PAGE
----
ST. PETERSBURG — The green woman painted with intricate leaves gazes out at 28th Street S, cradling a seedling in the palms of her hands like an offering.
She’s Pachamama, Mother Earth, conceived and painted by local artist Daniel “R5” Barojas to draw attention to the community garden at Daystar Life Center.
Daystar’s gardener-in-residence Robin Clemmons and a team of volunteers nestle collards, Swiss chard and a faux bird of paradise into the planters that are part of the mural.
“Mother Earth is usually depicted as the older, wise woman, but I wanted to do the flip side of that," Barojas said. “It’s celebrating the new birth and new life that’s part of the cycle of Earth. I chose a younger woman with a determined look. The sprout growing from her hands symbolizes birth.”
That concept of celebrating new life is appropriate for Daystar Life Center, which moved from its downtown location into a custom facility in August 2019.
The organization provides necessities including food and clothing to individuals and families living below the poverty line.
The Edible Garden was always planned for the new facility. It was executive director Jane Walker’s vision for a community garden to provide fresh produce for the neighborhood. In a triangular space outside of the building, it was planted in September 2019 and had its first harvest in November. Since then, volunteers have grown 55 different vegetables and produced nearly 1,000 pounds of produce.
Barojas was connected to Daystar by the St. Petersburg Arts Alliance after he received a grant to paint a mural that stipulated the project must have a tie-in with the environment and local community gardens.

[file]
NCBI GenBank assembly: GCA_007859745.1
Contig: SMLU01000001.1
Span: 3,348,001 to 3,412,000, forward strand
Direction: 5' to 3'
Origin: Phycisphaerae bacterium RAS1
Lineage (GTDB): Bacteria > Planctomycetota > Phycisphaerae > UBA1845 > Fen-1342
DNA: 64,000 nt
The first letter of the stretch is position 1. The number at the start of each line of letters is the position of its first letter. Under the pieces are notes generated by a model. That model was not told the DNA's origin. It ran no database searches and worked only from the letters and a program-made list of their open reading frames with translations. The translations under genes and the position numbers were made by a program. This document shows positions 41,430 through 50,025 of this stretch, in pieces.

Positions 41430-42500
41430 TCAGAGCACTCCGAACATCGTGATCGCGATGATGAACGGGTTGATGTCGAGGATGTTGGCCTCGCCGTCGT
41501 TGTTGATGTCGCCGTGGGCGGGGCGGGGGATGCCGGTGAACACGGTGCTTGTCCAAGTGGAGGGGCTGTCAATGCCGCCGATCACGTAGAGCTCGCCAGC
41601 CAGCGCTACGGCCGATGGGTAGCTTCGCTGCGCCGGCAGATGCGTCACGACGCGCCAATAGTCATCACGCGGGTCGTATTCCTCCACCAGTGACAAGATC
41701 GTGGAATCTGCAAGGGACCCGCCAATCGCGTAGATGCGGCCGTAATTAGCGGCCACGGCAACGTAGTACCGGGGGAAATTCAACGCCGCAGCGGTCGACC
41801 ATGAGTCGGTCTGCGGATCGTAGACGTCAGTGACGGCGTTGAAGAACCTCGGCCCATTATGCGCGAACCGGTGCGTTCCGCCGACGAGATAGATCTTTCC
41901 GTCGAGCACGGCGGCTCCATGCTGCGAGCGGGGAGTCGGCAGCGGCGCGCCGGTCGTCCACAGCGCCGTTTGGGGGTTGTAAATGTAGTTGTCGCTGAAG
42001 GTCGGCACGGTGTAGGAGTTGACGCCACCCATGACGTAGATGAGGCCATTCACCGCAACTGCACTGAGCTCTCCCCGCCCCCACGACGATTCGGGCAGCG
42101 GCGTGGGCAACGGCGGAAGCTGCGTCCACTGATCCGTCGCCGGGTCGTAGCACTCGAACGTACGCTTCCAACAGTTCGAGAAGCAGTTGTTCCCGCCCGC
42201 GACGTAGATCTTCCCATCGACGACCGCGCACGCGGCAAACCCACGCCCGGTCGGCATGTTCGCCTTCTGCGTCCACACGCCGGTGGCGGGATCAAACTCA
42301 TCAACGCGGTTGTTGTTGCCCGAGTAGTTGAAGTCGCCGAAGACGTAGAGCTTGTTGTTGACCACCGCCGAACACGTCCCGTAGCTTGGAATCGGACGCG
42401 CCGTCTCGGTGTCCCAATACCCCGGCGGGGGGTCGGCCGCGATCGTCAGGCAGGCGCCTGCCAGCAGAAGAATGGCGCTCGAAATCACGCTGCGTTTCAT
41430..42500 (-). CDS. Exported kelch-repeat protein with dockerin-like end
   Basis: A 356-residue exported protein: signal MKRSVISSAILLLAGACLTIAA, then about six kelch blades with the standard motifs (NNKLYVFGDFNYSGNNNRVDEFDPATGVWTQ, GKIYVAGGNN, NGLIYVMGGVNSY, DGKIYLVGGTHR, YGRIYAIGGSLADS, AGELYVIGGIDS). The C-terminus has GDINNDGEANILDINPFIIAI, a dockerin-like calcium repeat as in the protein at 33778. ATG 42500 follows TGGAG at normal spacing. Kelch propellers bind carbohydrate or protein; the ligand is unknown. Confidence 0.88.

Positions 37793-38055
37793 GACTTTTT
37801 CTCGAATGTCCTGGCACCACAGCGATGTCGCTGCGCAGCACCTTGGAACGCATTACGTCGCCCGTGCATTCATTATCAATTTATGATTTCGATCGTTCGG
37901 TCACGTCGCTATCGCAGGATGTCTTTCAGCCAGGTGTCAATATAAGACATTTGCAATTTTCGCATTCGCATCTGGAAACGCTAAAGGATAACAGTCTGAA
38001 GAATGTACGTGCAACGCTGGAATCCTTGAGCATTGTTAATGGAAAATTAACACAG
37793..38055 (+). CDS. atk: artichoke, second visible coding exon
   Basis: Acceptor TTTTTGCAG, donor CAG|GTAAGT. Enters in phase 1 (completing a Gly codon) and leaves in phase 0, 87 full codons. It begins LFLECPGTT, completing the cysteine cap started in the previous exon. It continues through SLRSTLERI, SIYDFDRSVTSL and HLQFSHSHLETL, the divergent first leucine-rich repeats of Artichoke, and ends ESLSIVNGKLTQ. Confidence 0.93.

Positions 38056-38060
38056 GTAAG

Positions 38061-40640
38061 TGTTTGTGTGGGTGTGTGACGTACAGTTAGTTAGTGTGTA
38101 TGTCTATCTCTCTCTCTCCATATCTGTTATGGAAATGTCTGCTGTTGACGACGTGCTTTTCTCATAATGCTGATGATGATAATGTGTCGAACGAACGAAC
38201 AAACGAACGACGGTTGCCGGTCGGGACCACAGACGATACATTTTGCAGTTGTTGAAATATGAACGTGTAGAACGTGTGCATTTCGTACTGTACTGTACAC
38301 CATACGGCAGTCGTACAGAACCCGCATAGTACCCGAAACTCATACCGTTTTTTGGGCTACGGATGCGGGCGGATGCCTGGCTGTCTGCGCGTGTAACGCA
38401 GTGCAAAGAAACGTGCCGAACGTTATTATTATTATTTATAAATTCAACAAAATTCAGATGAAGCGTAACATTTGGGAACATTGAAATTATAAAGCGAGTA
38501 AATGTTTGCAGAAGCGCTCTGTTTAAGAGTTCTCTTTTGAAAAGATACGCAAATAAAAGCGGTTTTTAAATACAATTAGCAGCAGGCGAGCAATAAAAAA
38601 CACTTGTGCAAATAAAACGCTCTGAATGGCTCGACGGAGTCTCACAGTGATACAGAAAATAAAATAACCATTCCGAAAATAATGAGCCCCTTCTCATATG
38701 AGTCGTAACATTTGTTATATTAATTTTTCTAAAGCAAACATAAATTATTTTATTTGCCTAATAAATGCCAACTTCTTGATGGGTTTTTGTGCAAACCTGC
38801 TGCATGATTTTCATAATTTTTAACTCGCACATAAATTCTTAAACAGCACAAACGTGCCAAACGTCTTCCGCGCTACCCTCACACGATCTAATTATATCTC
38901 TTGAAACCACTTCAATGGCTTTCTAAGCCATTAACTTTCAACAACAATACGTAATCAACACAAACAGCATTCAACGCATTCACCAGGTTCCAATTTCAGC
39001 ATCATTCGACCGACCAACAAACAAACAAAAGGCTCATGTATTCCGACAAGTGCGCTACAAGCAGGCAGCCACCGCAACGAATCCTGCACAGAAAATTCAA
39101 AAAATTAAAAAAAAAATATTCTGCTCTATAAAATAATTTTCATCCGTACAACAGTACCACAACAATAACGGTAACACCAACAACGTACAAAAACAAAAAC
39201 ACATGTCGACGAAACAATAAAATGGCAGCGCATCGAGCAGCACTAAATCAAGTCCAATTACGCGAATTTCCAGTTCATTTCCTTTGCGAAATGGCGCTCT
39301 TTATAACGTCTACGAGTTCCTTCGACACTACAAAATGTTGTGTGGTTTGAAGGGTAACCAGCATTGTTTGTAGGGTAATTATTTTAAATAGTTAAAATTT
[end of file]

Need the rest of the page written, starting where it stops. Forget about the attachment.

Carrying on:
He wasn’t aware of the center, or the Edible Garden, which impressed him.
“It’s the best I’ve seen,” he said. “I need to learn some things from Robin.”
The garden is a cornucopia of nutrition and sustainability. Fig, papaya and mango trees grow among collards and mustard greens, eggplants, tomatoes, okra and a variety of herbs. Melons and pineapples were harvested over the summer and, most recently, a Monarch butterfly emerged from its chrysalis. All food waste is made into compost in the back.
Its purpose is to supplement the groceries Daystar clients come to get every week. Clemmons gives vegetables to people as they wait in line. She introduces a lot of vegetables to people and gives them ideas for how to cook them.
“We’re trying to give variety on purpose,” Clemmons said. “We want them to be able to try other foods that they wouldn’t have access to or wouldn’t have the funds for.”
It’s also to show people in the neighborhood that they can grow their own food, too. Clemmons provides seedlings, compost and instructions to people to get them started.
The garden’s natural beauty would have obscured a mural, so Pachamama is painted on the other side of the building on 28th Street S.
It was Barojas' idea to incorporate planters into the mural. He and Clemmons discussed putting in edible plants that are hearty enough to grow year-round.
Clemmons called it an “offering” to people who may come by and take the collards and Swiss chard.
She loves the mural and that Barojas depicted Pachamama.
“She’s perfect,” she said. “I feel like we have our own patron saint watching over us. It adds beauty to the neighborhood.”
“It’s such a gift to the community,” said Suzanne Palmer, marketing and community engagement manager at Daystar.
Barojas was equally effusive about the collaboration.
“Discovering Daystar was a blessing for sure and feels like it was meant to be,” he said. “They help bridge gaps and establish pathways and provide overall community outreach. And being a part of that outreach in whatever way possible is a privilege.”
Editor’s note: This story was updated to reflect that Daystar’s garden is manned by volunteers rather than employees and their clients receive groceries rather than meals.